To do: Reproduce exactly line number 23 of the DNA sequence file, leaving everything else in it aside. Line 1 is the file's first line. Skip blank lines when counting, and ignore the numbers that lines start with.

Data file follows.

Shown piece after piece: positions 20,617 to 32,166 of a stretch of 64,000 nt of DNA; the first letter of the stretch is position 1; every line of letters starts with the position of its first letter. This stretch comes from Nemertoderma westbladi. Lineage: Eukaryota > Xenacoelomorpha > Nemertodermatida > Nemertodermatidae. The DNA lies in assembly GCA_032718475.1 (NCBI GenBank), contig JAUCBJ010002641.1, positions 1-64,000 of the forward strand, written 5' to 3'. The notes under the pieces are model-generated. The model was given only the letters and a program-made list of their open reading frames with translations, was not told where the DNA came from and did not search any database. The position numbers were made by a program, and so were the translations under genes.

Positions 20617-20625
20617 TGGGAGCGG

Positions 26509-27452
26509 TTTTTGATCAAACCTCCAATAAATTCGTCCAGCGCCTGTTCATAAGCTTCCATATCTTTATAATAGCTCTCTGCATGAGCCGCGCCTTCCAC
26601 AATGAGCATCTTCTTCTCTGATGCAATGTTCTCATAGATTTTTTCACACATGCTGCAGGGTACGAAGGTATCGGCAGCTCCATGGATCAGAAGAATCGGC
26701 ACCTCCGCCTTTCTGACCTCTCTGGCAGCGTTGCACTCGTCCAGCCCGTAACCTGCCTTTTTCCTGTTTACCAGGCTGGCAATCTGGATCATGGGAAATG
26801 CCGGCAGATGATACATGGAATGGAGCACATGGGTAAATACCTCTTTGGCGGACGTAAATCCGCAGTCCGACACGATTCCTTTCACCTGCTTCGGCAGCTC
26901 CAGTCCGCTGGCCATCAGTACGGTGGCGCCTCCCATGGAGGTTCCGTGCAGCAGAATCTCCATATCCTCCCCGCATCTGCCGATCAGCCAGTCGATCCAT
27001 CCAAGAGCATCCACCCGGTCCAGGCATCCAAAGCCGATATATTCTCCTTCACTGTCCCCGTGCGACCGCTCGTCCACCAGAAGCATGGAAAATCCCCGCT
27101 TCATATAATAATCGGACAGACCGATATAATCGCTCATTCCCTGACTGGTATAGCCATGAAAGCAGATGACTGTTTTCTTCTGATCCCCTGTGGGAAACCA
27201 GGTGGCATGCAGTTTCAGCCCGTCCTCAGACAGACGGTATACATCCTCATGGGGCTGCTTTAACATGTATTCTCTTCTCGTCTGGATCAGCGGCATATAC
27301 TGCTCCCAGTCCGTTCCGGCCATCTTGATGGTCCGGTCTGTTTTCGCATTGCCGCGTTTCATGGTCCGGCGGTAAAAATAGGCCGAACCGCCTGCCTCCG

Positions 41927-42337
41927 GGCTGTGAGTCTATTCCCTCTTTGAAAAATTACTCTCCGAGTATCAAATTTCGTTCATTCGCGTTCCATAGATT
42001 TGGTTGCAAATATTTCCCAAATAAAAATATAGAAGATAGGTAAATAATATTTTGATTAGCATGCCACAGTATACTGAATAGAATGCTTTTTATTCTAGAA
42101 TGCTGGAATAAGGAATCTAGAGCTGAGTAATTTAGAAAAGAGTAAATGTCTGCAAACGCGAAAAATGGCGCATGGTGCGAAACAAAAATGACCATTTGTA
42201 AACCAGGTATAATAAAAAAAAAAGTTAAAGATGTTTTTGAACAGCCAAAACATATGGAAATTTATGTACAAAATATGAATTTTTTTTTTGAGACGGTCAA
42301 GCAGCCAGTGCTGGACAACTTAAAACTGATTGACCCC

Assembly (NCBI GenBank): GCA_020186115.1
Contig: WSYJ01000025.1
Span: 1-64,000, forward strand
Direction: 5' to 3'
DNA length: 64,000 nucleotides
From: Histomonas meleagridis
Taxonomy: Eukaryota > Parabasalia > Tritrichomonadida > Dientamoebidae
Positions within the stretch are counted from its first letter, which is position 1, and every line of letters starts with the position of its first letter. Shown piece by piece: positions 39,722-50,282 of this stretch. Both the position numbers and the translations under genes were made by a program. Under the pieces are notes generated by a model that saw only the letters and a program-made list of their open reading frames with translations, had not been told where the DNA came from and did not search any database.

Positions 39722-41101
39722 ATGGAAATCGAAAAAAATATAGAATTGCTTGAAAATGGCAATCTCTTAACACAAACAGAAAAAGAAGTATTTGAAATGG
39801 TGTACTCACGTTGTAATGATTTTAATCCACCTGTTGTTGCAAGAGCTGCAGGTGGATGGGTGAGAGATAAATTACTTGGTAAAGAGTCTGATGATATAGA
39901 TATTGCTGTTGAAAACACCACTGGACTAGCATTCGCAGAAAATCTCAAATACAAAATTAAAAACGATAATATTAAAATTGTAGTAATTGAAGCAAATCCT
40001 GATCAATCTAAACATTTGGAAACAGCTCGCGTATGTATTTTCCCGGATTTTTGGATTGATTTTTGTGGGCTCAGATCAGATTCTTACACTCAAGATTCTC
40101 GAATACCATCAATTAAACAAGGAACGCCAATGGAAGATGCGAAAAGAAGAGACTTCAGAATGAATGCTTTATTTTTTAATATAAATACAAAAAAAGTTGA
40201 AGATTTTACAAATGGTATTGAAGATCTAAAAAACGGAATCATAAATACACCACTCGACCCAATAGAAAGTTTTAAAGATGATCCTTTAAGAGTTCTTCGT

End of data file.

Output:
Direction: 5' to 3'